PRODUCTION JOURNAL


DAY 15 - Friday  MARCH 23, 2001

MONTAGE & EYEMO


EXT. STREET #2 - MONTAGE -- NIGHT
Scene #5

EXT. NIGHTCLUB - MONTAGE -- NIGHT
Scene #3

EXT. STREET - MONTAGE -- NIGHT
Scene #4

EXT. MURAL - 2/3 COMPLETE -- NIGHT
Scene #82A

EXT. MOVING PATROL CAR - EYEMO CAM -- NIGHT
Scene #200



Cops, hos and hip-hop director

This was all fun stuff, and a relief after the stress of last night. The bulk of tonight's work was a series of vignettes for a montage that occurs early in the screenplay. Francis' voice-over kicks in after the first Carol scene and we see Francis and Morning dealing with various perpetrators of mundane mayhem. The idea behind the montage is to convey the numbing repetitiveness of police work. 

The montage was another one of those moments in the script where Mike Jones and I experimented with several different versions of the action. What I finally decided on was a sequence that didn't rely on dialogue to tell the story. It became a series of purely visual moments.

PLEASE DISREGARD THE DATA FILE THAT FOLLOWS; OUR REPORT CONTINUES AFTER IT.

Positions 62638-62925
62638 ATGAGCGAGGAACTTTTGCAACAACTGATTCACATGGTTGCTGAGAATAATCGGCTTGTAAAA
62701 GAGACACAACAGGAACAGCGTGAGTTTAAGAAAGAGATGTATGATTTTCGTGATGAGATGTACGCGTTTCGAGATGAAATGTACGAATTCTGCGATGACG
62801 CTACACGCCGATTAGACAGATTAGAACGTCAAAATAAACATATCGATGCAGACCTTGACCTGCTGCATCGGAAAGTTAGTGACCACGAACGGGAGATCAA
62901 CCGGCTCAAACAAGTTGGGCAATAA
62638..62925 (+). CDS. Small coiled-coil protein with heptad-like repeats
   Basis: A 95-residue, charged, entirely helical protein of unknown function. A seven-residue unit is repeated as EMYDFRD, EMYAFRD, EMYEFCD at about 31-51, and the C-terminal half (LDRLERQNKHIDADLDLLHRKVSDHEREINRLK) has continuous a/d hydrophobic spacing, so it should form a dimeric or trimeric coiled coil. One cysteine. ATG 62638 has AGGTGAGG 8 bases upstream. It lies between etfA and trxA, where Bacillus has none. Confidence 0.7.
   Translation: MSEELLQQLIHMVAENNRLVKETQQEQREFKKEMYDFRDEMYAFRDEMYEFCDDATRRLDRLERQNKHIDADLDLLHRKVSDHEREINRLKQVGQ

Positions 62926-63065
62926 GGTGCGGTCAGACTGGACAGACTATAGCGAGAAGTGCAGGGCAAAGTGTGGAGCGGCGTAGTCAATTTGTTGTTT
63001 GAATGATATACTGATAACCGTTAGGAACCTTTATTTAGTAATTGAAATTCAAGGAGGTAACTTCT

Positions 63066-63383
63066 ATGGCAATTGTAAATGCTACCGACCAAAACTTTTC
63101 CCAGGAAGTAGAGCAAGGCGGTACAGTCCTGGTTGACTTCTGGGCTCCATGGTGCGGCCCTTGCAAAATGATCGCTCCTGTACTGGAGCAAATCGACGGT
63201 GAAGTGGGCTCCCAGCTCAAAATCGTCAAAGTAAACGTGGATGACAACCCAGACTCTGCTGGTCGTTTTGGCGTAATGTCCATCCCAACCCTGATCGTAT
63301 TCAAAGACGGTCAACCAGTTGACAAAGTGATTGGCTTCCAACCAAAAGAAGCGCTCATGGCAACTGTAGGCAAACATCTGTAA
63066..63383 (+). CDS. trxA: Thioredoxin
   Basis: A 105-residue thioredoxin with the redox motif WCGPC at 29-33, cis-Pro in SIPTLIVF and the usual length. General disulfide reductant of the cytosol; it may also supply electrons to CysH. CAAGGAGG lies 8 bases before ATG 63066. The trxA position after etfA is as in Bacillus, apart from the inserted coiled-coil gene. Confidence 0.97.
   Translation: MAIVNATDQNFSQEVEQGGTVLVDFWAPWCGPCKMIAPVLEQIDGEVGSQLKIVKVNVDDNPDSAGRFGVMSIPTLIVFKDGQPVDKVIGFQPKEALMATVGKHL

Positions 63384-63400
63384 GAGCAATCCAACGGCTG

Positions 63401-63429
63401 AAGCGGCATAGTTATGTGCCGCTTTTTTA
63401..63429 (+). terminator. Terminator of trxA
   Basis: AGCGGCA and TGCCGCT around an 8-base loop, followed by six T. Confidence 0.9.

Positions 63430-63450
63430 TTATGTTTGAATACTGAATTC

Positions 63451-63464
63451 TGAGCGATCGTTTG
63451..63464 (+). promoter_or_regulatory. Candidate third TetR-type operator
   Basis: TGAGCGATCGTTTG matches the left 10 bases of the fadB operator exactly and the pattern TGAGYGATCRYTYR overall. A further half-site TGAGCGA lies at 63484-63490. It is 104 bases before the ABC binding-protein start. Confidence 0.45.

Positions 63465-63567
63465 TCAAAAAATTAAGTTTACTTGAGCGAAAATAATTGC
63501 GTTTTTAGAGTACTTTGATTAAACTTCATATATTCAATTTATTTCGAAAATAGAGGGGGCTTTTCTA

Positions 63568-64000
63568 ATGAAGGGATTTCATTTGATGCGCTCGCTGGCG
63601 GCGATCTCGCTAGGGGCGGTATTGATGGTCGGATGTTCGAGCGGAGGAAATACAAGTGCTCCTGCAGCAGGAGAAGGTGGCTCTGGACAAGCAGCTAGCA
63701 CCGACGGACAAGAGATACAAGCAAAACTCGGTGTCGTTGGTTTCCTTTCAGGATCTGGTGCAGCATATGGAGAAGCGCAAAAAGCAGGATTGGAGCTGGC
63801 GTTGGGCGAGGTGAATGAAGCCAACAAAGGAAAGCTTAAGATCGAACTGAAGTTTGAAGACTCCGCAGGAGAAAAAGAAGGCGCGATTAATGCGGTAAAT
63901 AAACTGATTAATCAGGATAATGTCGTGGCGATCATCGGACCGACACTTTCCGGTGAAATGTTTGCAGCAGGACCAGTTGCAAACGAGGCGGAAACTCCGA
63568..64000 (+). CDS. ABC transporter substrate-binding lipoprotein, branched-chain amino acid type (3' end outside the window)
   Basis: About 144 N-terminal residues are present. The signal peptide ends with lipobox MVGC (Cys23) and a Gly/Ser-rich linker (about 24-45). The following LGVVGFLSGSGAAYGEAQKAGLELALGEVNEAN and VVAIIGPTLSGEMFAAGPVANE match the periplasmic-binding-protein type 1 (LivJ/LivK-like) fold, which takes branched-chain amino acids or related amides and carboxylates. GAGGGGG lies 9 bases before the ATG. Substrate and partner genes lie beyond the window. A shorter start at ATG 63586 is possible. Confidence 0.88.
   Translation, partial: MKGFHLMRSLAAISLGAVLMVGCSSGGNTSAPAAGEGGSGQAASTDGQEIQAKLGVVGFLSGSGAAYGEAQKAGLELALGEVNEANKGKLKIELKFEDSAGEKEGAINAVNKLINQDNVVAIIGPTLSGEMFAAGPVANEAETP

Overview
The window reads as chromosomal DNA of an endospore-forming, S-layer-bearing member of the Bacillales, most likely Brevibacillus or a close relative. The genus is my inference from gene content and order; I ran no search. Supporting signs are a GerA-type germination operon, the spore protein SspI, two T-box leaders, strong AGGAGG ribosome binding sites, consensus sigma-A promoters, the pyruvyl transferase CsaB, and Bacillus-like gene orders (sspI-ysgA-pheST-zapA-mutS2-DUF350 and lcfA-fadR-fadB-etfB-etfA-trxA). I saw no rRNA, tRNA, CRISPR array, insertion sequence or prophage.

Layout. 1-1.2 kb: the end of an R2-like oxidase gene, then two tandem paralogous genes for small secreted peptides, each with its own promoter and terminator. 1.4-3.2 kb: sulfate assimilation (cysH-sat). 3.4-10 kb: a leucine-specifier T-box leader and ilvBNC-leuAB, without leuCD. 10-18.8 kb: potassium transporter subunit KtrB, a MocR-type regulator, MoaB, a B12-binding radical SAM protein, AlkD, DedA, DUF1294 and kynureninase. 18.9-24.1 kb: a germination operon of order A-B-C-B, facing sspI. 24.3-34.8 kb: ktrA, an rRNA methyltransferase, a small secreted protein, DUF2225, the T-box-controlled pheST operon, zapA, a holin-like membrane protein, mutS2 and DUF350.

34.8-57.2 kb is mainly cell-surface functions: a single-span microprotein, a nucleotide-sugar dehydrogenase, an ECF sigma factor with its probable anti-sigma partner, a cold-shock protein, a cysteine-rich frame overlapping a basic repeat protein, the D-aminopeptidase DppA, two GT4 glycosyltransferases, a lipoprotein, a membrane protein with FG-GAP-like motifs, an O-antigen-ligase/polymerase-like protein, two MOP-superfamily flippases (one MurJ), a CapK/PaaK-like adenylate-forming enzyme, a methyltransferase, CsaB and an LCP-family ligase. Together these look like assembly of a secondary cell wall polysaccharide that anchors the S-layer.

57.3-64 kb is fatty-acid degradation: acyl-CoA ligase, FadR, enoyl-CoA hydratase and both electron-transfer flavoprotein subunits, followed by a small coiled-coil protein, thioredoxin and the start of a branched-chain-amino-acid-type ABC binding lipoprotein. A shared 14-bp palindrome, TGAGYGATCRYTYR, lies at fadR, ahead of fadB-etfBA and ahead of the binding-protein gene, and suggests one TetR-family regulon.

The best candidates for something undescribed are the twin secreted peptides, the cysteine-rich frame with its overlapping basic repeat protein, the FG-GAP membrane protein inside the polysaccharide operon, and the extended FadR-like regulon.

In truth, I don't know if the montage will even remain as a single sequence in the film. It may work better if it's divided up and turned into chapter headings placed at various points during the action. This is in part a response to an observation that many have made about EvenHand (most notably Billy D.) -- it's a very episodic story, especially in the first act. The scenes eventually weave together to tell a story, but there needs to be some kind of binding agent throughout to signal to the audience that this is not just a random series of events in the life of a couple of cops. But that's what's fun about editing. Our job tonight was to shoot the montage scenes.

The challenge was to finish before midnight. Tim was planning to fly to Los Angeles to attend the Independent Spirit Awards. He was nominated for an award for Best Cinematographer for his work on George Washington.